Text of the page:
Drinkaware, the national charity working to prevent and reduce alcohol misuse in Ireland, has published findings from new research on behaviours, attitudes and motivations driving alcohol consumption among adults in Ireland since the introduction of Covid-19 restrictions.
The study, which focused on the 30-day period up to April 24, found that 52% of adults are now drinking alcohol on a weekly basis.
To put the figure in context, this compares to 44% of adults surveyed last year (Drinkaware Index 2019) who said that they drink alcohol at least once a week.
With a rise in the percentage drinking weekly to more than half of Irish adults, frequency of consumption among those who drink has also increased.
The study found that 14% of adults reported drinking four or more times each week in the past 30 days, with a further 24% consuming alcohol between two and three times a week.
As the nation enters a new phase in the fight against Covid-19, the data collected tells a story of two halves of how Ireland’s adult population has spent the past month at home during lockdown.
An equal share of respondents reported a rise and decline in alcohol consumption since the introduction of Covid-19 restrictions, 25% respectively.
· One in four say they are drinking more since Covid-19
· Frequency has increased - 14% drink four or more times each week in the past 30 days
· Main reason for drinking is to relax and unwind – as tensions have increased in almost half (47%) of households
· 25% drinking less and 31% have made positive changes to their drinking habits during lockdown
At 88%, the most cited reason for drinking during this time was ‘to help relax and unwind’. Almost half (47%) said that tensions in their household had increased in the past 30 days.
While one in five (19%) said they had noticed an increase in consumption among other adults in their household.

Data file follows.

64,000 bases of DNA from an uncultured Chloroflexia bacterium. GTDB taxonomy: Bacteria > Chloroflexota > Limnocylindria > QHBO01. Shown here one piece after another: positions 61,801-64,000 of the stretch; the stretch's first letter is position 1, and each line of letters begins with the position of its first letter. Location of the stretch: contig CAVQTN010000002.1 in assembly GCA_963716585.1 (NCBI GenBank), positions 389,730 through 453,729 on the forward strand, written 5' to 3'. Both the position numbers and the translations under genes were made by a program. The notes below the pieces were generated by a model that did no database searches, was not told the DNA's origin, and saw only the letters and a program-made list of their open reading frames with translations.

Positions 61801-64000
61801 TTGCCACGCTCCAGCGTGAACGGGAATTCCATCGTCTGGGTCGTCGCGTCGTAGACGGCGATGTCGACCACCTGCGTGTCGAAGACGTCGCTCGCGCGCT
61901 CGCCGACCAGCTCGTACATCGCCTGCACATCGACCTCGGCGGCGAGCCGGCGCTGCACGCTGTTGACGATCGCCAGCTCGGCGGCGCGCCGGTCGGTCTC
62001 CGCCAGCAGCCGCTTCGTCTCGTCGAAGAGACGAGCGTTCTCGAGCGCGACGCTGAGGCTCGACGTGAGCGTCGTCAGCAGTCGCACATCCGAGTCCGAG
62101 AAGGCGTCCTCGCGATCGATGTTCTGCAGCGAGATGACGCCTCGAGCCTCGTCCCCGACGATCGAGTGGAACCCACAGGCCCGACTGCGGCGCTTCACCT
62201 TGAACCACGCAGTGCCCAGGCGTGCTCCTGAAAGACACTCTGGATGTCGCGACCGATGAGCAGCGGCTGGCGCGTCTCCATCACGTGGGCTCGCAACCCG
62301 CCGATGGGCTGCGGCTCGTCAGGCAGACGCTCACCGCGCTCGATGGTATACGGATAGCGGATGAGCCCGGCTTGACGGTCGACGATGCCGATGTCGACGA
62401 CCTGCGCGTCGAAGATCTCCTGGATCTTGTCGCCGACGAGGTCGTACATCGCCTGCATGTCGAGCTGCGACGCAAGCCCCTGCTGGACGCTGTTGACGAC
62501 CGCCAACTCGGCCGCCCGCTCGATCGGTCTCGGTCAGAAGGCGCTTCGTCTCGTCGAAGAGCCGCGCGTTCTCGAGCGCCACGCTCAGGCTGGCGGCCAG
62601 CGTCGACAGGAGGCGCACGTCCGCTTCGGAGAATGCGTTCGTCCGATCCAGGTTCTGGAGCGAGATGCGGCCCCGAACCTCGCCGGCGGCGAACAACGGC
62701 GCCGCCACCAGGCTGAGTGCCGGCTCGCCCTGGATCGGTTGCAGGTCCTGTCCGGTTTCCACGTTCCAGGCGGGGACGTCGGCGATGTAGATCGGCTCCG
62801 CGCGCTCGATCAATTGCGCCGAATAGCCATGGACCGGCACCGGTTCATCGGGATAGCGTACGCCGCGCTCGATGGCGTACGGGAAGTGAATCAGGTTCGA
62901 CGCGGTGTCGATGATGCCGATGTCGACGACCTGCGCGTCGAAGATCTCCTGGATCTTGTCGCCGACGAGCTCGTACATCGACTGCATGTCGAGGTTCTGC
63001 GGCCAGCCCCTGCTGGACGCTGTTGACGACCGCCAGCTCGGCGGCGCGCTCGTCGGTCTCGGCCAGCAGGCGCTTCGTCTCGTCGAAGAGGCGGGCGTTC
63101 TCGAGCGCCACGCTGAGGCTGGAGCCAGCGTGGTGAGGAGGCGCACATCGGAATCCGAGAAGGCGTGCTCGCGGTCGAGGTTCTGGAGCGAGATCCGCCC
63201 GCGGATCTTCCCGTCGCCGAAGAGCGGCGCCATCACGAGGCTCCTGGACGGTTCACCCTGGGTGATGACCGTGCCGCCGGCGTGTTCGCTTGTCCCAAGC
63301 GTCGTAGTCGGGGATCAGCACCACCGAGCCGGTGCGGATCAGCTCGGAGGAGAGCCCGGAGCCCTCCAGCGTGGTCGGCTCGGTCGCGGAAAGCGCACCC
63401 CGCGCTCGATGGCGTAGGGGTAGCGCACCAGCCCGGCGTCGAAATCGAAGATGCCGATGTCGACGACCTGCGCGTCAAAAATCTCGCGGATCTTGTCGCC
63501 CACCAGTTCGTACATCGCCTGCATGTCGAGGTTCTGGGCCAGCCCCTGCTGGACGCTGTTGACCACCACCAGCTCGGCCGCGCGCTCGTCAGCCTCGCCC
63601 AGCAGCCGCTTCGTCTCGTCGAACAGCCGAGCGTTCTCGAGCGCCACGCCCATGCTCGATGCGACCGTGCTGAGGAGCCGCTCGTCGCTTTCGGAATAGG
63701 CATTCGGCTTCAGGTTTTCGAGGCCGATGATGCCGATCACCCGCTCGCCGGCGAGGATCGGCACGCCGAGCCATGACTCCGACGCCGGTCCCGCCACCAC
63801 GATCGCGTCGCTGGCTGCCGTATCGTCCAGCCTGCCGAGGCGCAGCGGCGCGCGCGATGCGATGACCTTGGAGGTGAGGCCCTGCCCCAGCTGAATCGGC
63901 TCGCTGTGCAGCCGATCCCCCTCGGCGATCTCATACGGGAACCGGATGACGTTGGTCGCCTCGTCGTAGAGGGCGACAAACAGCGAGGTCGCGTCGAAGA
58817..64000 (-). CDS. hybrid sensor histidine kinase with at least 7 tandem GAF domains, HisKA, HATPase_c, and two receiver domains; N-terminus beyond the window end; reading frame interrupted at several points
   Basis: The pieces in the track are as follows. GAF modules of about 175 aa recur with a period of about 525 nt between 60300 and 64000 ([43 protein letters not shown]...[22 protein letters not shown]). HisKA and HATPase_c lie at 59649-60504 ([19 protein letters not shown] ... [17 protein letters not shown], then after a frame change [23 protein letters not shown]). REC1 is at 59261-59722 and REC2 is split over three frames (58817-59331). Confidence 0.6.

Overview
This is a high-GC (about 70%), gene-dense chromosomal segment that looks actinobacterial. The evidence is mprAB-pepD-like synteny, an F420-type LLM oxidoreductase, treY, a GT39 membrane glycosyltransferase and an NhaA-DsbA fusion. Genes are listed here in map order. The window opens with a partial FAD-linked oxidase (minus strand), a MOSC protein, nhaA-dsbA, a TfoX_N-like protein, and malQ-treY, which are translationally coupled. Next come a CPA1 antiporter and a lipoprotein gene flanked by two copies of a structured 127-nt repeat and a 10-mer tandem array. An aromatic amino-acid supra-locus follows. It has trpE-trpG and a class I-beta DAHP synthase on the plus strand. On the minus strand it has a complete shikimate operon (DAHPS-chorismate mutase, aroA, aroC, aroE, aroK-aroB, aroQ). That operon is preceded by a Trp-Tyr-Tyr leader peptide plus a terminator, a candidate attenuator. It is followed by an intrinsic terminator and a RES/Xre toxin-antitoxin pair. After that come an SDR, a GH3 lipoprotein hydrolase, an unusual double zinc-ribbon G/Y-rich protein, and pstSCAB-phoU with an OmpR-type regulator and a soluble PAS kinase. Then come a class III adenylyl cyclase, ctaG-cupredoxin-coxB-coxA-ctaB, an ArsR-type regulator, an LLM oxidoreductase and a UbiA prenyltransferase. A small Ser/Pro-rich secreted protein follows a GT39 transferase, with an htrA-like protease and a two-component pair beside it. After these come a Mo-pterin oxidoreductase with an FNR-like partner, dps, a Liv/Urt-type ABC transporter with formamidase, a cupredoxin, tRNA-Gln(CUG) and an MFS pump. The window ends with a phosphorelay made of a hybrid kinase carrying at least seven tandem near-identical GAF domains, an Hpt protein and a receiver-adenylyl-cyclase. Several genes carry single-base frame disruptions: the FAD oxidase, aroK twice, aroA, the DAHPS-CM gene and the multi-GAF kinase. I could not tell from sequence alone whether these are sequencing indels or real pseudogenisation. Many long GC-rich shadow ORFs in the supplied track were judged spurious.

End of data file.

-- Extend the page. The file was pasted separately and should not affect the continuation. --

This nationally representative research, conducted by Behaviour & Attitudes on behalf of Drinkaware, is the first to look in-depth at drinking behaviours and attitudes since government restrictions were implemented.
Sheena Horgan, Drinkaware CEO, said: "This new research shows how the new norm is changing Irish drinking habits and attitudes. For some it’s a time to reflect and to change their alcohol consumption.
"For others alcohol is a coping and stress relief at a difficult time. The use of alcohol to relax or unwind is not new but it is concerning, and at 88% almost universal.
"As we enter the first phase of easing restrictions, we need to renew our efforts to explore alternative and healthier coping strategies that don’t involve consistent and potentially harmful drinking.
"That said, there is clearly an appetite for and willingness to change among Irish adults, with almost one-third having already made positive changes to cut down or cut out alcohol over the past month.
"We can see in real-time from the Drinkaware website which had almost 90,000 visits in April alone, that people are equally concerned about their drinking habits at home during isolation and proactively seeking information and tools to help.
"So, the more troubling evidence that includes more frequent drinking (4+ times every week), sits alongside positive findings regarding attitude and behaviour change.
"We are interested to see how this data corroborates recent CSO findings on a rise in consumption.
"The real value of this new research is that it allows us to dig deeper to understand what is driving this increase, and also the positive shifts in behaviour where some are choosing to drink less.
"By looking in-depth at drinking habits during the height of Covid-19 lockdown, we can plan ahead as we enter a new phase, which is vitally important for public health."
Speaking about the new research, John O’Mahony, B&A Director, said: "The findings highlight the extent of the challenges faced by over-consumption in the home setting.
"An encouraging finding however is the proportion of people who have demonstrated a willingness to change behaviour.
"In these extraordinary times, the need for data on alcohol consumption is crucial so we can understand how and learn from the impact disruptive events like a global pandemic can contribute to significant shifts in public attitudes and behaviour."